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    ABSTRACT: We consider the problem of localizing two sensors using signals of opportunity from beacons with known positions. Beacons and sensors have asynchronous local clocks or oscillators with unknown clock skews and offsets. We model clock skews as random, and analyze the biases introduced by clock asynchronism in the received signals. By deriving the equivalent Fisher information matrix for the modified Bayesian Cram\'er-Rao lower bound (CRLB) of sensor position and velocity estimation, we quantify the errors caused by clock asynchronism.
  • Source
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    ABSTRACT: In wireless location-aware networks, mobile nodes (agents) typically obtain their positions through ranging with respect to nodes with known positions (anchors). Transmit power allocation not only affects network lifetime, throughput, and interference, but also determines localization accuracy. In this paper, we present an optimization framework for robust power allocation in network localization to tackle imperfect knowledge of network parameters. In particular, we formulate power allocation problems to minimize the squared position error bound (SPEB) and the maximum directional position error bound (mDPEB), respectively, for a given power budget. We show that such formulations can be efficiently solved via conic programming. Moreover, we design an efficient power allocation scheme that allows distributed computations among agents. The simulation results show that the proposed schemes significantly outperform uniform power allocation, and the robust schemes outperform their non-robust counterparts when the network parameters are subject to uncertainty.
    IEEE/ACM Transactions on Networking 05/2013; · 1.99 Impact Factor
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    ABSTRACT: In this paper, we integrate key wireless propagation effects such as the path loss, shadowing, and multipath fading into a single Fox's H-variate using the H-preserving property under products, powers, quotients, and their combinations. We then establish a unifying framework to analyze the error probability and channel capacity for V2V communication in a Cox field of vehicles, using again the language of Fox's H-functions. This framework enables us to characterize intervehicle communication in the doubly stochastic vehicular ad-hoc network (VANET) by averaging both small- and large-scale fading processes in time and (random) distance-dependent path losses in space.
    Communications (ICC), 2013 IEEE International Conference on; 01/2013
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    ABSTRACT: Accuracy and complexity represent fundamental aspects of localization and tracking systems. In this manuscript the impact of a priori knowledge about agent position on the accuracy and the complexity of localization algorithms is investigated. In particular, first Cramer-Rao bounds on localization accuracy are derived under the assumption that a priori information is described by a map restricting the agent position to a specific region. Then, the computational complexity of optimal map-aware and map-unaware localization techniques is assessed. Our results evidence that: a) map-aware localization accuracy can be related to some geometrical features of the map but usually exhibits a complicated dependence on them; b) in some scenarios map-aware localization algorithms provide better accuracy than their map-unaware counterparts at comparable computational complexity.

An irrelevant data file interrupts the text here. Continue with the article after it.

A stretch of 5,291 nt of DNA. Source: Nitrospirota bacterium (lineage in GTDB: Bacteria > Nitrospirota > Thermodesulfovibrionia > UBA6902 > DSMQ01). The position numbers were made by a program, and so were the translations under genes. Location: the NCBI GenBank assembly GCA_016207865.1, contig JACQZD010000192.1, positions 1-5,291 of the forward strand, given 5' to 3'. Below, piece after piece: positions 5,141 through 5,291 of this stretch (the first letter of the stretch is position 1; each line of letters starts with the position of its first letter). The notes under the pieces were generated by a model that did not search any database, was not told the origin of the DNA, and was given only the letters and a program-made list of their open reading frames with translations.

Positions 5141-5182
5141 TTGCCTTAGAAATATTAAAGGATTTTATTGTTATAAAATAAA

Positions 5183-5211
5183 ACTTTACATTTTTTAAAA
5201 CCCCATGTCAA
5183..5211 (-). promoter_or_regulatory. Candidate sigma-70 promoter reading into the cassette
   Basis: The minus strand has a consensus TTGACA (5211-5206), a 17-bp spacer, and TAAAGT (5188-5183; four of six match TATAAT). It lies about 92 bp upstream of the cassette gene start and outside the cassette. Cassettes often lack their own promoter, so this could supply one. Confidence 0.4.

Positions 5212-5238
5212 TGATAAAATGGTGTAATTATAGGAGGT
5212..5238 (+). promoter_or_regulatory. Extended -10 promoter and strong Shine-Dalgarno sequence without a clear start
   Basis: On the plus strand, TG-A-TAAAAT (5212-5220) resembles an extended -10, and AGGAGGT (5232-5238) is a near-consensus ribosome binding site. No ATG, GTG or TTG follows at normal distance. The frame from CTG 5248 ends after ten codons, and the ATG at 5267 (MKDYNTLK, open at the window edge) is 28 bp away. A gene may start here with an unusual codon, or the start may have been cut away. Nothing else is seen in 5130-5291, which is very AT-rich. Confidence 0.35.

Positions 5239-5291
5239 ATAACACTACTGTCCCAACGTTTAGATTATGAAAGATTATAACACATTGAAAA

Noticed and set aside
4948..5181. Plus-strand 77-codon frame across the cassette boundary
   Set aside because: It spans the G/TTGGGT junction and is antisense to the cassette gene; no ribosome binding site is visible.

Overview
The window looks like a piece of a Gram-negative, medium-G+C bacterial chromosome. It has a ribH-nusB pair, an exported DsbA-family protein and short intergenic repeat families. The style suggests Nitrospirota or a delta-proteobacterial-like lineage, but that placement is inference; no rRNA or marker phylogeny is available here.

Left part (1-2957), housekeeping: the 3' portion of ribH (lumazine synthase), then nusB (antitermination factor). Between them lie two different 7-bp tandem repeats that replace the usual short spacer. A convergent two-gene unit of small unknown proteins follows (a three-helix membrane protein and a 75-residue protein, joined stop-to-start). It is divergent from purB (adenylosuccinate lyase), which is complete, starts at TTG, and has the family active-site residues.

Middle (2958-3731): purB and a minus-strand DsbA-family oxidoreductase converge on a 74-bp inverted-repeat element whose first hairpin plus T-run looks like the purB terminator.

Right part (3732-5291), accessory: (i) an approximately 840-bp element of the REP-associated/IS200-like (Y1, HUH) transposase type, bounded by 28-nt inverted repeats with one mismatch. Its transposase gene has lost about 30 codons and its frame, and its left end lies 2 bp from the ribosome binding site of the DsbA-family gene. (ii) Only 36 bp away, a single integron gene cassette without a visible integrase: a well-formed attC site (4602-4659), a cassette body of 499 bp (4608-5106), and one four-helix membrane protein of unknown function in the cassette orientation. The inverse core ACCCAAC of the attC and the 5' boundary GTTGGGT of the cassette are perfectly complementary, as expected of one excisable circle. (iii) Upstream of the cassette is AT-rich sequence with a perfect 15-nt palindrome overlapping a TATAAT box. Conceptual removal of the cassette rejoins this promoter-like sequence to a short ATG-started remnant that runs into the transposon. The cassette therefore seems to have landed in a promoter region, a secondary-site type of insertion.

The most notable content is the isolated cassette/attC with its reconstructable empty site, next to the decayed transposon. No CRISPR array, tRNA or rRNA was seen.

Communications (ICC), 2013 IEEE International Conference on; 01/2013
  • A. Rabbachin, A. Conti, M.Z. Win
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    ABSTRACT: The demand of communication confidentiality in wireless network is rapidly increasing. The level of confidentiality can be enhanced by physical layer techniques exploiting intrinsic properties of a wireless network. We develop a framework for design and analysis of wireless network with secrecy that accounts for node distribution, propagation medium, and intentional interference. The framework enables the quantification of how intentional interference generated via legitimate network resources engineering mitigates the capability of the eavesdropping network. This research provides insight on the opportunistic use of legitimate network resources for enhancing network secrecy.
    Communications (ICC), 2013 IEEE International Conference on; 01/2013

Publication Stats

15k Citations
423.81 Total Impact Points


  • 2003–2013
    • Massachusetts Institute of Technology
      • Laboratory for Information and Decision Systems
      Cambridge, Massachusetts, United States
    • Broadcom Corporation
      Irvine, California, United States
  • 2009–2011
    • The Chinese University of Hong Kong
      • Department of Information Engineering
      Hong Kong, Hong Kong
    • Bilkent University
      • Department of Electrical & Electronic Engineering
      Ankara, Ankara, Turkey
  • 2008–2011
    • Kyung Hee University
      • Electronics and Radio Engineering Division
      Seoul, Seoul, South Korea
  • 2001–2011
    • University of Bologna
      • "Guglielmo Marconi" Department of Electrical, Electronic and Information Engineering DEI
      Bologna, Emilia-Romagna, Italy
    • University of Rome Tor Vergata
      Roma, Latium, Italy
  • 2008–2009
    • University of Ferrara
      Ferrare, Emilia-Romagna, Italy
  • 2003–2008
    • University of Texas at Dallas
      • • Department of Electrical Engineering
      • • Erik Jonsson School of Engineering and Computer Science
      Dallas, TX, United States
  • 2007
    • University of Oulu
      Uleoborg, Oulu, Finland
    • Università degli Studi dell'Aquila
      Aquila, Abruzzo, Italy
    • Aristotle University of Thessaloniki
      Saloníki, Central Macedonia, Greece
  • 2006
    • École Polytechnique Fédérale de Lausanne
      • School of Computer and Communication Sciences
      Lausanne, Vaud, Switzerland
    • University of Florence
      Florens, Tuscany, Italy
  • 2002–2006
    • University of Alberta
      • Department of Electrical and Computer Engineering
      Edmonton, Alberta, Canada
    • The American University of Rome
      Roma, Latium, Italy
    • University of Massachusetts Amherst
      • Department of Electrical and Computer Engineering
      Amherst Center, MA, United States
  • 1998–2005
    • AT&T Labs
      Austin, Texas, United States
  • 2000–2004
    • Indian Institute of Technology Delhi
      • Department of Electrical Engineering
      New Delhi, NCT, India
  • 1996–2003
    • University of Southern California
      • Department of Electrical Engineering
      Los Angeles, CA, United States
  • 1990–1995
    • California Institute of Technology
      • Jet Propulsion Laboratory
      Pasadena, CA, United States